A man in the front row at Bec Hill’s show accuses her of being the worst comedian he’s ever seen. He launches into a cascade of heckles that meet the approval of the sour-faced, dead-eyed line-up next to him. He pulls out a gun and shoots himself and his counterparts through the head to save them from this travesty of a so called ‘comedy’. Or so Hill would have it in one of her many ingenious flip-chart paper-art animations as she demonstrates the central theme of her show: her fears in general and of the audience in particular.
It’s a fantastic through-line, which breaks into segments on her other fears - clowns, monster-attacks, flying, death – whilst using her audience fear as the central anchor. Hill puts herself immediately into a position of vulnerability, pacifying her audience by flattering us with ideas of our status rather than flaunting the power of her’s. It’s also flattering to see the amazing detail and effort put into Hill’s presentation, with all sorts of details and intricacies in the animations. We feel like we’re on her side and that she’s on our’s.
It’s a fun place to be. Hill’s style is self-consciously childish in the best possible way, with silly voices and motifs that speak of a child’s imagination more than an adult’s. It might prove a tiny bit twee for some tastes, but she gets away with it because her word-play is good, her set structures and call-backs sophisticated and her topic very emotionally engaging. Hill is at her best when at her most surreal. Her mime responses to a fictional dating advice tape, ‘How to Be a Ladykiller’ gets more fantastic the more she piles into it and her responses to scripted heckles peak as she awards the ‘best heckler’ card, crown and bouquet of flowers.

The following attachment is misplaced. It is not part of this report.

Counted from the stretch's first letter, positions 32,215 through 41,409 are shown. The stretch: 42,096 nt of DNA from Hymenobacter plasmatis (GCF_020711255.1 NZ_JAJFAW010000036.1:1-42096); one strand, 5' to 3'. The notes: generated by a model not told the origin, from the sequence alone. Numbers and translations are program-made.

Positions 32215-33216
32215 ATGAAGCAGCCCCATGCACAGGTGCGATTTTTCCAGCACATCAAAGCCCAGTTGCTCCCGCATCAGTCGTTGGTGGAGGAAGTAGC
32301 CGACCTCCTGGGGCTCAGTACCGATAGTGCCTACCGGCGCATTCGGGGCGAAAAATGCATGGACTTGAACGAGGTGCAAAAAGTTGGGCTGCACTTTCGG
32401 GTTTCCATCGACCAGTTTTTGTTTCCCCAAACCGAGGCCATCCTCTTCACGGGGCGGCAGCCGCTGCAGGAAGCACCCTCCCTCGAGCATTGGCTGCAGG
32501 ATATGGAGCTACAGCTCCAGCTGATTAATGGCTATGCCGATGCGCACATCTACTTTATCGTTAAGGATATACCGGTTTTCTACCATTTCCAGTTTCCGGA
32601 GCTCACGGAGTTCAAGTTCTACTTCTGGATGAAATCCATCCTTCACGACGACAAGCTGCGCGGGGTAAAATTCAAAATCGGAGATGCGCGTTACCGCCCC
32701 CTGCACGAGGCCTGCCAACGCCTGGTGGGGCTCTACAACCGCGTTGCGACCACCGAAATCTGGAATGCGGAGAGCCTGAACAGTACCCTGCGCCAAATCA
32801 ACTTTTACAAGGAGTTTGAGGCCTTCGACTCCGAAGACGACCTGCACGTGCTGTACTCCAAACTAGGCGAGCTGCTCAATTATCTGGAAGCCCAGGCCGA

This is the sort of comedy that feels like it could go anywhere, wildly inventive and alive with opportunity. Hill and her illustrations are extensions of one another: cartoonish, whimsical, inventive, surreal, with all the tabs and strings left showing.